The United States spends an average of $3.8 trillion a year on health care. Some estimate that fraud, waste and abuse (FWA) costs the country at least $114 billion a year, which is more than 3% of overall healthcare spending.
So what can payers and providers do to reduce the massive amount of overspending? To begin, let’s define FWA.
Definition of fraud, waste and abuse
Fraud: An intentional deception or misrepresentation intended to defraud a health care benefit program for an unauthorized benefit or payment. It involves knowingly, willfully and intentionally making false statements or misrepresenting material facts.
Examples include deliberately charging for a service that was never performed, charging for a service with a higher reimbursement than the service provided, or altering claim forms or electronic medical records.
Waste: Misuse or overuse of resources, services or practices that result in unnecessary costs. For example, providing services that are not medically necessary.
Abuse: Supplier practices that are inconsistent with sound tax, business, or medical practices, resulting in erroneous or unnecessary costs; reimbursement for services that are not medically necessary; or services that do not meet recognized professional standards of health care. Abuse is similar to fraud, except that it is not necessary to prove that the abusive acts were committed knowingly, willfully and intentionally.
For example, billing for an uncovered service, misusing codes on a claim, or improperly allocating costs on a cost report.
Understand the complexity of the health system
It is important to understand the different types of FWAs and their differences before you can deal with massive overspending in healthcare. This is not a new trend, but as the healthcare system has become increasingly complex over recent history, we also tend to see instances of wastage on the rise.
Increases or changes in regulation, such as a new administration, change in policies or a new CMS directive, introduce complexity into the system. Lack of understanding between suppliers often leads to incorrect billing.
For example, the use of telemedicine exploded during the Covid-19 pandemic, with providers seeing 50 to 175 times more patients via telehealth than before. As a result, CMS has introduced several policy waivers and extensions to accommodate the increase in telehealth services.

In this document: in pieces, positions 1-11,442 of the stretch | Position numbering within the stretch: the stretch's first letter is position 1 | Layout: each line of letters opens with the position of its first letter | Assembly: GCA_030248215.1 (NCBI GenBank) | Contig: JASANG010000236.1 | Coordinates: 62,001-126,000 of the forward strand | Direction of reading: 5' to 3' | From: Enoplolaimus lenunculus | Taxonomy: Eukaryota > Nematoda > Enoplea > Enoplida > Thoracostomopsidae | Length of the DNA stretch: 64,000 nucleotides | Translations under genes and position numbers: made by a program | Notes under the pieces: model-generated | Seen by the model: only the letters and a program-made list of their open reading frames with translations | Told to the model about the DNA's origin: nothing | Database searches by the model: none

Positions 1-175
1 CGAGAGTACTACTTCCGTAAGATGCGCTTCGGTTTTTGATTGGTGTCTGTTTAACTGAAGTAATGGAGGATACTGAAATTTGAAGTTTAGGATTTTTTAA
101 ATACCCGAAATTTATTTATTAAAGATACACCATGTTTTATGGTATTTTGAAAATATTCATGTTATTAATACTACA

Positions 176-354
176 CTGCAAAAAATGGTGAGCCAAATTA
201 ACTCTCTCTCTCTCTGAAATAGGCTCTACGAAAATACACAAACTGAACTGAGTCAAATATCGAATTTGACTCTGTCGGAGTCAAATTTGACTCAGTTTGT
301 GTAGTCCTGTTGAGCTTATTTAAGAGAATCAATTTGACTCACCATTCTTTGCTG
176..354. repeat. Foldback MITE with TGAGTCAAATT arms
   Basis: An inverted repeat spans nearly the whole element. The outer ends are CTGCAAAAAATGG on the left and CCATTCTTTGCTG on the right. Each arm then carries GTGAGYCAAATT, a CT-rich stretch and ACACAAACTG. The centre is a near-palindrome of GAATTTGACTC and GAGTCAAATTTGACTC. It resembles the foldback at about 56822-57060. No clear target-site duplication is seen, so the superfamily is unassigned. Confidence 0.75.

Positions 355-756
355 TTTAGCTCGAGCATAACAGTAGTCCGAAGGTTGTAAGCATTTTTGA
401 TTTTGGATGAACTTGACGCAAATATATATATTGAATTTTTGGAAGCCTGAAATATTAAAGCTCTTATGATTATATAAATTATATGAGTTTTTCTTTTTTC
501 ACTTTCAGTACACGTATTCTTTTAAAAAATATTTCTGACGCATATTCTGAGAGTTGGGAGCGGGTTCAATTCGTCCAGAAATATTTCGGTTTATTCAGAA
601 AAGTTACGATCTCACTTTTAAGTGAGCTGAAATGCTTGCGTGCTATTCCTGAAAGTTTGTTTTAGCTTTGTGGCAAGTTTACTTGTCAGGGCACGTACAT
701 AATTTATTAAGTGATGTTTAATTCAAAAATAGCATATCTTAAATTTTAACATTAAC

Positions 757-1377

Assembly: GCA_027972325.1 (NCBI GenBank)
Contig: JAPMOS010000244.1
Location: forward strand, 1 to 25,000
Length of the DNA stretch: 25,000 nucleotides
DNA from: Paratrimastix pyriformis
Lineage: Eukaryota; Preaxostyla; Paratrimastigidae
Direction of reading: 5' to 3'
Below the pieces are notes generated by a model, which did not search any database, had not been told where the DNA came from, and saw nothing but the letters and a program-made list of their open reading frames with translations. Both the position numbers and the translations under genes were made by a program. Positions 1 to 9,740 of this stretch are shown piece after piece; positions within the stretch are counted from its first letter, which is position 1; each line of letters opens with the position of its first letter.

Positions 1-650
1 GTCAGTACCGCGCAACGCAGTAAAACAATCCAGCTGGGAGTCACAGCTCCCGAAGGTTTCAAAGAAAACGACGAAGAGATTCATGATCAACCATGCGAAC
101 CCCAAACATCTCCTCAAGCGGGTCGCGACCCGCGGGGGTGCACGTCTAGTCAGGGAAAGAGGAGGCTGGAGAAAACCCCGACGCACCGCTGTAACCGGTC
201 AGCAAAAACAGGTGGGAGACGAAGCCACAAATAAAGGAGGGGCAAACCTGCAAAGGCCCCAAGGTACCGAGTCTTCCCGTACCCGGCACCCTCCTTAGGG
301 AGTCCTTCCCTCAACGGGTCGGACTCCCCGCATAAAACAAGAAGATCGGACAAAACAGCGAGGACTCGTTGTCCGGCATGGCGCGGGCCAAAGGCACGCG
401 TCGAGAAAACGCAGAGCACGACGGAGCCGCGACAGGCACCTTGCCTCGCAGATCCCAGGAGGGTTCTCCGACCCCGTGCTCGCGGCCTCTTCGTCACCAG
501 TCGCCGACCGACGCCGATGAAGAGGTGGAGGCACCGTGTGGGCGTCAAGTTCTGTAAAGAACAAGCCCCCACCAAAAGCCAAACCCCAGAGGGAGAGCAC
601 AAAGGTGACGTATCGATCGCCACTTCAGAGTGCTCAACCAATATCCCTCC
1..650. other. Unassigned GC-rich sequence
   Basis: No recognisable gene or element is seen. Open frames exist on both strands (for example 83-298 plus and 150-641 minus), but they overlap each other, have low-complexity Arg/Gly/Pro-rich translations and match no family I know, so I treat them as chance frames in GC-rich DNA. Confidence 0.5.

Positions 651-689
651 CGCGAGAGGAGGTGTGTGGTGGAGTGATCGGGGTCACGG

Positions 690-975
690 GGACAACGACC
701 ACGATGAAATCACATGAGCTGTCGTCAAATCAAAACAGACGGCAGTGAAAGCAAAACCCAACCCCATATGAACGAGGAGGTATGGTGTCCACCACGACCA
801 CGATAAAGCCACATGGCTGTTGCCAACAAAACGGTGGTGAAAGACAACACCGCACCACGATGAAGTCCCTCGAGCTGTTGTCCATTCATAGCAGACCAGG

Although telehealth offers many benefits to patients, it introduces operational complexities for providers and raises legitimate concerns about fraud, waste and abuse for payers.
On the other hand, we also see an increase in cases of fraud, which is a more intentional act, mainly committed by finding loopholes in the directive to obtain a higher refund. The Office of Inspector General says the United States has lost more than $6 billion from a single case of telemedicine fraud. The rise of telemedicine amid the Covid-19 pandemic has heightened the risk of FWA.
Turn to technology to fight fraud, waste and abuse
When it comes to incorrect billing or misrepresentation of services rendered, it is the responsibility of payers to identify these instances of FWA – or risk of overpayment. The practice of identifying instances of FWA to increase payment accuracy and reduce overall spending waste is often referred to as payment integrity. Accurate, end-to-end payment integrity has never been more critical to health plan operational costs. Technology can help.
Natural Language Processing (NLP) capabilities combined with Machine Learning (ML) methodology can be applied to train systems to work like a human auditor to identify overpayments and billing inaccuracies.
When reports come in from vendors, auditors review parts of the request (such as medical records) and capture all vendor notes on the backend. From there, the machine starts learning the trends in the reports and creating these new ML algorithms, which help identify outliers or errors in future claims.
Therefore, by deploying NLP and ML techniques, organizations can reduce the manual effort that was previously required and specify which claims are paid incorrectly or identify suspected cases of FWA.
Now is the time for payers to double down on payment integrity solutions to avoid errors that lead to inflated or unnecessary spend.
Photo: Feodora Chiosea, Getty Images